The general manager of Hartsfield-Jackson Atlanta International Airport apologized for the Sunday night power outage that stranded tens of thousands of passengers in the city and impacted thousands more worldwide.

"For that, we are truly sorry," said Roosevelt Council, Jr. "The safety and security of our passengers and employees are always our top priorities. We did not do the best job communicating our efforts to restore power to the Airport, and we apologize."

The statement was released Wednesday afternoon. Council also told 11Alive News that the airport is now fully powered again by the substation that was damaged in Sunday's fire.

Also on Wednesday, Delta Air Lines said it is planning to discuss remuneration for the estimated $25 million to $30 million it lost as a result of the power outage, with Georgia Power and city officials.

RELATED | Delta seeking to recoup millions in lost revenue due to power outage

Here is Council's full statement:

“A power outage occurred at Hartsfield-Jackson on Sunday afternoon causing thousands of our customers confusion and frustration. For that, we are truly sorry.

"The safety and security of our passengers and employees are always our top priorities. We did not do the best job communicating our efforts to restore power to the Airport, and we apologize.

"As part of our Airport emergency plan, we train constantly for incidents and emergencies. We have a power outage plan in place to expand and contract with other emergency contingency plans as needed. These plans were implemented and followed, but we acknowledge that we could have done better.

"We take pride in being the busiest and most efficient airport in the world, and when that efficiency is compromised our immediate goals are to fix the problem, guarantee the safety of everyone at the Airport and work hard to ensure that it does not happen again.

"Shortly after 1 p.m. on Sunday, power went out throughout the entire Airport. Immediately, Airport officials worked with the Atlanta Fire Rescue Department, Georgia Power, FAA, TSA, CBP, airline partners and other key Airport stakeholders to stabilize the situation, prevent further damage to the power system and to repair it as quickly as possible. Firefighters with the Atlanta Fire Rescue Department were on scene within minutes of receiving a call from dispatch.

"Within 20 minutes of the outage, the Airport tweeted and posted on Facebook, and continued to inform the public throughout the day. As part of our airport emergency plan, the Airport’s Twitter feed was used to disseminate frequent official statements and updates.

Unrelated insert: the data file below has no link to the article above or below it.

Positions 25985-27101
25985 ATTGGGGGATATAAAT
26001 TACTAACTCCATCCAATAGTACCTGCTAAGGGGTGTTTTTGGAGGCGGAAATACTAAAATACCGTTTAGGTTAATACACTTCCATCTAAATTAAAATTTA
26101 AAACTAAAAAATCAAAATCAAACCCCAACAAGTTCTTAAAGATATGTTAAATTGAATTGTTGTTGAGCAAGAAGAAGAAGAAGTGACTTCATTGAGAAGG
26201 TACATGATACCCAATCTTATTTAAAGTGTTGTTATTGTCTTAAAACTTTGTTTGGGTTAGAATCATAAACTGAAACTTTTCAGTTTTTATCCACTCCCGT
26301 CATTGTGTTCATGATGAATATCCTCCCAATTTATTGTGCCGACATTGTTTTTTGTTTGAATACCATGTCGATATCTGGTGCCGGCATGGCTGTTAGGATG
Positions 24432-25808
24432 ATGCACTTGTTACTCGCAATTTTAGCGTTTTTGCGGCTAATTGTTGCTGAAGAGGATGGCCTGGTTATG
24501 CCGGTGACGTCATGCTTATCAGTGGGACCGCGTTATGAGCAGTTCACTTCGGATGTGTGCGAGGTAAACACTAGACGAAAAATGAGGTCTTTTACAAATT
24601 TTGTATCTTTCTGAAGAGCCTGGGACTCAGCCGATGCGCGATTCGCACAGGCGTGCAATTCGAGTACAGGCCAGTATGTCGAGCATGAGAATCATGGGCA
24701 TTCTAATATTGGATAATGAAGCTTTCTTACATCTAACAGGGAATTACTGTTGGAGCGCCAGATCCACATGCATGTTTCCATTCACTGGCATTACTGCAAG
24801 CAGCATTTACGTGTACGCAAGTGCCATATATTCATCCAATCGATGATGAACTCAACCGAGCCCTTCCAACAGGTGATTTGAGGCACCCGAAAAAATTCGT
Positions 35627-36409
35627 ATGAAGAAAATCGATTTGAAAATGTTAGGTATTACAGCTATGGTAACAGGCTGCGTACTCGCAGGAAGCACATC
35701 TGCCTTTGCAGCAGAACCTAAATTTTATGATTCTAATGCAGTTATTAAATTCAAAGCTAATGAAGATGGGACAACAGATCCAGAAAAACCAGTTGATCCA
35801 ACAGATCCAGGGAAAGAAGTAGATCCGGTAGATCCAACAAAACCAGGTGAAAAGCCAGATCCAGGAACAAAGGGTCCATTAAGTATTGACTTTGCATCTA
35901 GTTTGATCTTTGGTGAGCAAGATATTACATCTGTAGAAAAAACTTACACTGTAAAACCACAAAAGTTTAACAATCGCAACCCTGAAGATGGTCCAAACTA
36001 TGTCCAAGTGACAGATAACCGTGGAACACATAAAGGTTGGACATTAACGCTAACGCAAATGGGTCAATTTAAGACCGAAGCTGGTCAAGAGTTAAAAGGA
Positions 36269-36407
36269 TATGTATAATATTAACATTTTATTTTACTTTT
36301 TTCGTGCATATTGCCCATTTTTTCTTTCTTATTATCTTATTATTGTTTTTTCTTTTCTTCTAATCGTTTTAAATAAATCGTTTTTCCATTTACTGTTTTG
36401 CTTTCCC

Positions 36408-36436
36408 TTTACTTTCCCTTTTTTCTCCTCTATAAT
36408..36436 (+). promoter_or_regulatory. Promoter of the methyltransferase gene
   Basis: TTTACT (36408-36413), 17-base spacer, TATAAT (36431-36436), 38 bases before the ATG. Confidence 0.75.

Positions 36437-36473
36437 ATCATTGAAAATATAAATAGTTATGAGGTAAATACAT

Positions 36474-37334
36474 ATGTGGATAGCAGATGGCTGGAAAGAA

"Our focus was on providing accurate information as soon as it was available. Once the likely cause of the power outage was identified and our partners at Georgia Power had assessment and repair activities underway, Airport officials issued a press release and then held a press conference with Mayor Reed and other key stakeholders.

"With no power, we were unable to access the overhead public address systems. Despite that, hundreds of Airport representatives including security, operations, customer service, airline, and EMT employees and other stakeholders were deployed throughout the Airport’s domestic and international terminals and concourses to provide information and assistance to passengers. These representatives provided the information that was verifiable and accurate at the time, and received updates to provide to passengers on an ongoing basis. Additionally, the Department of Aviation sent updates via the FAA Tower directly to pilots on aircraft on the airfield.

"Georgia Power discovered that a piece of its switchgear located in an underground electrical facility failed and started an electrical fire. This fire was located adjacent to redundant circuit cables and switching mechanisms serving the airport and those cables were damaged, resulting in the outage and loss of power from two separate back-up power substations. The Airport’s back-up generators immediately kicked on to power the emergency lights throughout the Airport, although one concourse had intermittent emergency power.

"The fire was safely extinguished by Atlanta Fire Rescue Department crews before Georgia Power could enter the area to assess damage and begin repairs. The Atlanta Fire Rescue investigation took approximately one hour and 45 minutes.

"In addition to the fire, responding crews faced hazardous fumes and smoke which had to fully clear prior to beginning restoration work. The event impacted not only the underground facilities, but also substations serving the Airport. Georgia Power’s system responded properly by isolating areas where equipment wasn’t operating correctly to ensure safety and minimize damage. No passengers or employees were in danger at any time.

"At 2:30 p.m., Airport senior management, Atlanta Fire and Rescue and Atlanta Police Department commanders, and representatives from the airlines, local and federal partners fully mobilized to the Airport’s Emergency Operations Center to coordinate our response and recovery efforts.